However, the ministry’s stance became somewhat more reserved the next day, and Choi Young-sam, the Foreign Ministry spokesman, told reporters in a press briefing Tuesday, “The Korean government will keep an eye on the future trends in relation to the ruling.”
When asked if the Foreign Ministry had changed its stance on the issue, a ministry official only told reporters Tuesday, “It is a position that came after a comprehensive review of the situation.”
Seoul has been seeking to resolve the deteriorated bilateral ties with Tokyo because of historical issues diplomatically with a tepid response from Japan and also mixed sentiments domestically, often fueled by ongoing historical and territorial disputes.
Koreans' anti-Japan sentiments peaked after the Japanese government unilaterally imposed exports restrictions on Korea in the summer of 2019. The restrictions were seen as retaliation against the forced labor rulings and led to a period of tit-for-tat diplomacy and Koreans’ boycott of Japanese products.
The Moon Jae-in administration, since the inauguration of Japanese Prime Minister Yoshihide Suga last fall and the onset of the Joe Biden administration, has been extending an olive branch and made a series of gestures in order to mend diplomatic relations and separate areas of cooperation from historical issues. Washington has been pressuring its closest allies in the region, Seoul and Tokyo, to overcome their difference and coordinate more closely, trilaterally.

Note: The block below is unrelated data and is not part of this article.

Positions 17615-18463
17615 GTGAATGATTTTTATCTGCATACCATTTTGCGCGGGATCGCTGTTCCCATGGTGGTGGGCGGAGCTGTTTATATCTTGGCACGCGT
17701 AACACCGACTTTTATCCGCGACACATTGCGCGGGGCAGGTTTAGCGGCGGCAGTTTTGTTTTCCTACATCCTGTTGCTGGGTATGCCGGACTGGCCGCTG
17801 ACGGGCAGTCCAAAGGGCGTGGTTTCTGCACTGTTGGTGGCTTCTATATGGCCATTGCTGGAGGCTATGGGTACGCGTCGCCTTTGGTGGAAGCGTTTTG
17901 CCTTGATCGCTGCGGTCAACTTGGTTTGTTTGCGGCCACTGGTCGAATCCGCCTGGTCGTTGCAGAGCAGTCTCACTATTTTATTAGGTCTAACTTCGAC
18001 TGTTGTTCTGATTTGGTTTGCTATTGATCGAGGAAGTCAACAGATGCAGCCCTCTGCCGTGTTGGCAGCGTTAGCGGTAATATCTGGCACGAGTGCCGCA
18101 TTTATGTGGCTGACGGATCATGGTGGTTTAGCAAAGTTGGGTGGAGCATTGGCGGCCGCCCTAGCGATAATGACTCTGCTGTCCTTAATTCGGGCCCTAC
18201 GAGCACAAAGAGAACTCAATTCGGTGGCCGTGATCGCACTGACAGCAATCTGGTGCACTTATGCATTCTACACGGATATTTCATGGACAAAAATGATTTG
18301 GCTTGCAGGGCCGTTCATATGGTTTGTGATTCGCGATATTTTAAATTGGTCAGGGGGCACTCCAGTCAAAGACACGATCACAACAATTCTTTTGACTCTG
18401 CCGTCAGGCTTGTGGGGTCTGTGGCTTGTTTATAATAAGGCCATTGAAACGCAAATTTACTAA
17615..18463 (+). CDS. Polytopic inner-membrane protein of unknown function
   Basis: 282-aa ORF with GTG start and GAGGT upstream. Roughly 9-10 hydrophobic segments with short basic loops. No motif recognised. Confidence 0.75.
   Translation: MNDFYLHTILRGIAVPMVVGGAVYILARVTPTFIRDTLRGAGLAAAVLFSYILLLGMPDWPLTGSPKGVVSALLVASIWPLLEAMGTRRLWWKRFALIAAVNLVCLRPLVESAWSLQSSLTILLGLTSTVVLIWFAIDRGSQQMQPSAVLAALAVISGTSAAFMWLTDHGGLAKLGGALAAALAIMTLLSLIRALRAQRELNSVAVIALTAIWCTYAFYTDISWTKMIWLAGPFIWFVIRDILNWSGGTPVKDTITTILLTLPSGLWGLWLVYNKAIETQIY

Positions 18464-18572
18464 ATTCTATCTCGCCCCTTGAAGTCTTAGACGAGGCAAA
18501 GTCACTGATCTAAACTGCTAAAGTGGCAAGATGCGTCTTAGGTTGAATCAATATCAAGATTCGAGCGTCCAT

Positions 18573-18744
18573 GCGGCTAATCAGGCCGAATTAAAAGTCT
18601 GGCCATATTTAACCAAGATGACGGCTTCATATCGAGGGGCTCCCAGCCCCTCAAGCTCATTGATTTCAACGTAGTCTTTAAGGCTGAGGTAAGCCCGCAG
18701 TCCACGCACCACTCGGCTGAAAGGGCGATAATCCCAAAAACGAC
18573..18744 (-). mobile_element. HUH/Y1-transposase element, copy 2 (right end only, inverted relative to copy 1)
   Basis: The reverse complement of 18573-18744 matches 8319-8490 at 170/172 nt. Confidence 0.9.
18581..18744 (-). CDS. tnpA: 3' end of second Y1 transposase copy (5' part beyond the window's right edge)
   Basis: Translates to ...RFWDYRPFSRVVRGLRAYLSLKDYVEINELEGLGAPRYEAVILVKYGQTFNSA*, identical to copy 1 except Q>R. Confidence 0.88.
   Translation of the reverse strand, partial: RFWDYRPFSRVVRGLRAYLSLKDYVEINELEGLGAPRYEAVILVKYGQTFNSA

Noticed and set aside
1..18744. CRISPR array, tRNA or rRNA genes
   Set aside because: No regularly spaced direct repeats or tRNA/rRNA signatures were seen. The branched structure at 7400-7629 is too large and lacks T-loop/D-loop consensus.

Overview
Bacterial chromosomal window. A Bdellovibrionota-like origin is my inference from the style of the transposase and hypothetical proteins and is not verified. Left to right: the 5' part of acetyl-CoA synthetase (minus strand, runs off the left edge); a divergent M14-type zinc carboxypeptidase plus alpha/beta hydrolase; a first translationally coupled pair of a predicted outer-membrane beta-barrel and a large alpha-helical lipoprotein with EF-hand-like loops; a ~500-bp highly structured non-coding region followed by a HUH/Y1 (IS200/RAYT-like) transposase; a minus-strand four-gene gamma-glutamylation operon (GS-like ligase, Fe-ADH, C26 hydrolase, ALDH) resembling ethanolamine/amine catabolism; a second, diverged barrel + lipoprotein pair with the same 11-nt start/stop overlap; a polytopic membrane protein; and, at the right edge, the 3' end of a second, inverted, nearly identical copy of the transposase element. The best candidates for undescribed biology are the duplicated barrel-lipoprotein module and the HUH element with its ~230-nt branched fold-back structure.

The Seoul district court’s argument that while the right to individual claims has not expired, it doesn’t have the authority to do so through lawsuits is in line with the argument by the Supreme Court of Japan when it dismissed a case by Chinese forced labor victims in 2007.
Japanese media have also been cautiously calling for a diplomatic solution to Seoul-Tokyo relations.
Tokyo Shimbun in an editorial Wednesday emphasized the need to “expedite relief for the elderly plaintiff through diplomatic negotiations, rather than relying solely on judicial decisions.”
Similarly, the Yomiuri Shimbun reported on the same day that it is "important for President Moon Jae-in not to be swayed by the judiciary, but to respond responsibly to current issues between Korea and Japan.”
However, Japan's insistence on a diplomatic solution is based on the premise that the Korean government should take pre-emptive measures to resolve the problem.
Japanese Chief Cabinet Secretary Katsunobu Kato said in his Monday briefing that Japan will look forward to “specific measures from the Korean side to resolve the problem.”
However, it is unclear if the Blue House will continue its diplomatic overtures to Tokyo going against such domestic sentiment ahead of the presidential elections next year, and also if the two sides would be able to properly mend relations or just keep them from deteriorating any further.
BY SARAH KIM [firstname.lastname@example.org]